Red Dawn: China is now North Korea?

A while back, I made a post detailing why I had decided I would not go to see the Red Dawn remake still in production, which was planned to use China as the villans, replacing the Soviets.  In summary, though there were many reasons not to see the film, my main beef was that I would find it impossible to suspend disbelief, as the entire premise and the plot details that came from script leaks indicated that the plot required essentially giving the foreign policy makers of both the US and China a giant, flaming Idiot Ball.

Now, more recently, it seems that this premise that was terminally stupid to begin with just got that much more ridiculous (LA Times):

[T]he filmmakers now are digitally erasing Chinese flags and military symbols from "Red Dawn," substituting dialogue and altering the film to depict much of the invading force as being from North Korea, an isolated country where American media companies have no dollars at stake.

Yes, that is what is being reported.  Apparently, distributors were worried about the effect of the film on the China market.  Understandable from a business standpoint, if galling.  Pleasing the censors in China is key to getting films into the China market, and if you support a film where not just some Chinese people but the People's Republic of China itself as the main villian, you might cause trouble for yourself.  Not that the film has a chance to be approved even with North Korea as the villan, but the distributors were probably worried that it could cause fewer of their films from being approved, or -- worst case -- China reducing its quota of 20 foreign films a year in protest.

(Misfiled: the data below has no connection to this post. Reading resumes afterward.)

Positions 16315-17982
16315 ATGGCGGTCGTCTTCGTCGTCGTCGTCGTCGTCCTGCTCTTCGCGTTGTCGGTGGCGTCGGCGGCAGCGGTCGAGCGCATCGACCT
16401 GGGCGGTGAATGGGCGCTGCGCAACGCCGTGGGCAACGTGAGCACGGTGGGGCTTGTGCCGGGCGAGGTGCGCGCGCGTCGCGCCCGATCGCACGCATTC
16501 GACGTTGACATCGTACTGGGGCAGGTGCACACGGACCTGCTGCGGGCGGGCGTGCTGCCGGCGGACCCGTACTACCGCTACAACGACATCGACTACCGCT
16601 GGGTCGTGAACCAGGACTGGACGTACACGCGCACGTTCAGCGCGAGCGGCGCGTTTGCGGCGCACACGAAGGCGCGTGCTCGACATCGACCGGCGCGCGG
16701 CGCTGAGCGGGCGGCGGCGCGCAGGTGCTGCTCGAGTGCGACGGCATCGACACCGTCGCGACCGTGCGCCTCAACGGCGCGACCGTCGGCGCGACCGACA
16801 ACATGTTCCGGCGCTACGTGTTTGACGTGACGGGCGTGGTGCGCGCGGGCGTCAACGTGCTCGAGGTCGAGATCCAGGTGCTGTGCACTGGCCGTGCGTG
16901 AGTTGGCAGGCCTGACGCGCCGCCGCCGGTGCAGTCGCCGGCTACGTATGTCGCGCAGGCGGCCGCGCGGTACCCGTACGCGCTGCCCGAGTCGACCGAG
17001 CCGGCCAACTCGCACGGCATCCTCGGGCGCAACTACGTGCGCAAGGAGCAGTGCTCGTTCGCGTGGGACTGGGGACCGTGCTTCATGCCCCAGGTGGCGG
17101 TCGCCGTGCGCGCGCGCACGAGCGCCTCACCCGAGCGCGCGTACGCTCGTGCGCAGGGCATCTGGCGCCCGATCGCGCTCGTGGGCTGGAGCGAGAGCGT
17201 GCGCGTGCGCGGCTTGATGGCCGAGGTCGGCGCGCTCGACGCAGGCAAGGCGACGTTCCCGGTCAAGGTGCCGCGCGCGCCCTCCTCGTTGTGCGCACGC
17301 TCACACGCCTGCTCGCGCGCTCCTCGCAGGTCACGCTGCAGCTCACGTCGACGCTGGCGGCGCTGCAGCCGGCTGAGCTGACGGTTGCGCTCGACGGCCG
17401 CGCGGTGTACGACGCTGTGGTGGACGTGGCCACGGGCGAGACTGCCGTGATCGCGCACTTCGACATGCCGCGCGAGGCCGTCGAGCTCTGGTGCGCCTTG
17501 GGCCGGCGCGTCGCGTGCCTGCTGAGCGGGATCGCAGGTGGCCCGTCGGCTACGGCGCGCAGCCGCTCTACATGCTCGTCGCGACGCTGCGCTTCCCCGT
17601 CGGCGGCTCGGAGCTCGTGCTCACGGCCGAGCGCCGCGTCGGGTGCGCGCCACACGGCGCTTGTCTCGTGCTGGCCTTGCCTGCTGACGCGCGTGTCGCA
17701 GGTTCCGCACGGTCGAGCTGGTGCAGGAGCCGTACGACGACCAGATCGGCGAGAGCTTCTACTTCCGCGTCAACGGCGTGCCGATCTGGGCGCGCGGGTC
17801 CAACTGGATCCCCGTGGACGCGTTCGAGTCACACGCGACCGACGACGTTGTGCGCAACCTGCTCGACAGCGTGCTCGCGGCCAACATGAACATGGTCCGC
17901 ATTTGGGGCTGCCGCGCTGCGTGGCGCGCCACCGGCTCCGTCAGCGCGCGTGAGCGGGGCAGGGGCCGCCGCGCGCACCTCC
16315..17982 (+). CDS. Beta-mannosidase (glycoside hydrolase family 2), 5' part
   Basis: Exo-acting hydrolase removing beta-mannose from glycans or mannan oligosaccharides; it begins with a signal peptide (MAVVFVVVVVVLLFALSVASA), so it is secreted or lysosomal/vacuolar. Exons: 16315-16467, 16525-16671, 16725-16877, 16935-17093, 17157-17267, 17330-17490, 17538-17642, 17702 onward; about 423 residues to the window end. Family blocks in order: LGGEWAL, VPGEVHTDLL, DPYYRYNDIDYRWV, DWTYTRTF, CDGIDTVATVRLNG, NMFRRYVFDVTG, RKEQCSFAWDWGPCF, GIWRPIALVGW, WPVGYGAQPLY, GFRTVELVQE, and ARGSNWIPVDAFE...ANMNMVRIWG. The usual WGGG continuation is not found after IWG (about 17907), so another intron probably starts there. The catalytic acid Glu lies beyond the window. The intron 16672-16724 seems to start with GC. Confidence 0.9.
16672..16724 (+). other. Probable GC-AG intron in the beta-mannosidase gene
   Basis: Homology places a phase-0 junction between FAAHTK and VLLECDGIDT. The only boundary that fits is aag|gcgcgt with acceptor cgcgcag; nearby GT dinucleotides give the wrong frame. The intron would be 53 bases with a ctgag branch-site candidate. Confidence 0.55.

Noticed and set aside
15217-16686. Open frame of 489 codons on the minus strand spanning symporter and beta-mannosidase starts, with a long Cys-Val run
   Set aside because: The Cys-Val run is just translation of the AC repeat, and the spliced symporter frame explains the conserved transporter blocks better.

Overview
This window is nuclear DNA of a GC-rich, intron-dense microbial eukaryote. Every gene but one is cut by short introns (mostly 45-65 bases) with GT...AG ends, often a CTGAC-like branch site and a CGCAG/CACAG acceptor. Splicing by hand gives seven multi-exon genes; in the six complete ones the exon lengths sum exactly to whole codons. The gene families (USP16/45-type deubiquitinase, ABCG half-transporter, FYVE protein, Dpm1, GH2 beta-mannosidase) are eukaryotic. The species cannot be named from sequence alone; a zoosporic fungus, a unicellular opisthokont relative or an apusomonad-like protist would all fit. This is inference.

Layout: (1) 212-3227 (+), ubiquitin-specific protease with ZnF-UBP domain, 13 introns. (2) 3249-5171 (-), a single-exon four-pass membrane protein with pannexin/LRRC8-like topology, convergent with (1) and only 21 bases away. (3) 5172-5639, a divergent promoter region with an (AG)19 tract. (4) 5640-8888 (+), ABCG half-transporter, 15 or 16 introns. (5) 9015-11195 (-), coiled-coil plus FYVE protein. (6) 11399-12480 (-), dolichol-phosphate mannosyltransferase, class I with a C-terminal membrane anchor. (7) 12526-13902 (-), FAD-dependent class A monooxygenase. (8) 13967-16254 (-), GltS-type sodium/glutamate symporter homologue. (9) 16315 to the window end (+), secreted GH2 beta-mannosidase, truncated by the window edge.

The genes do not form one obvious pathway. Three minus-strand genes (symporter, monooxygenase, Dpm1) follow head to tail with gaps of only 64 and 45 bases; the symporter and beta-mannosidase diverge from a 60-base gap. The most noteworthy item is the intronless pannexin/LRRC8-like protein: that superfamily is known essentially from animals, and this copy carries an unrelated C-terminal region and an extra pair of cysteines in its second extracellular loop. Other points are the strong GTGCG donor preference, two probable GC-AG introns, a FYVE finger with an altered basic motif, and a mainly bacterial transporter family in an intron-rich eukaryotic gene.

Why would North Korea invade?  I have no idea.  I'm not sure the filmmakers do either -- the fact that the film is simply being digitally altered and no mention is made of reshooting, I don't think they are giving much thought to the reasons for starting a war, much less have thought at all about how the North Korean military might behave differently from the Chinese military.  They are faceless villians, pure and simple, there to invade, show themselved to be evil, and be heroically defeated.  Not that faceless villans are always a bad thing, but when they come from the real world -- the modern world particularly -- I would wish for just a little more nuance.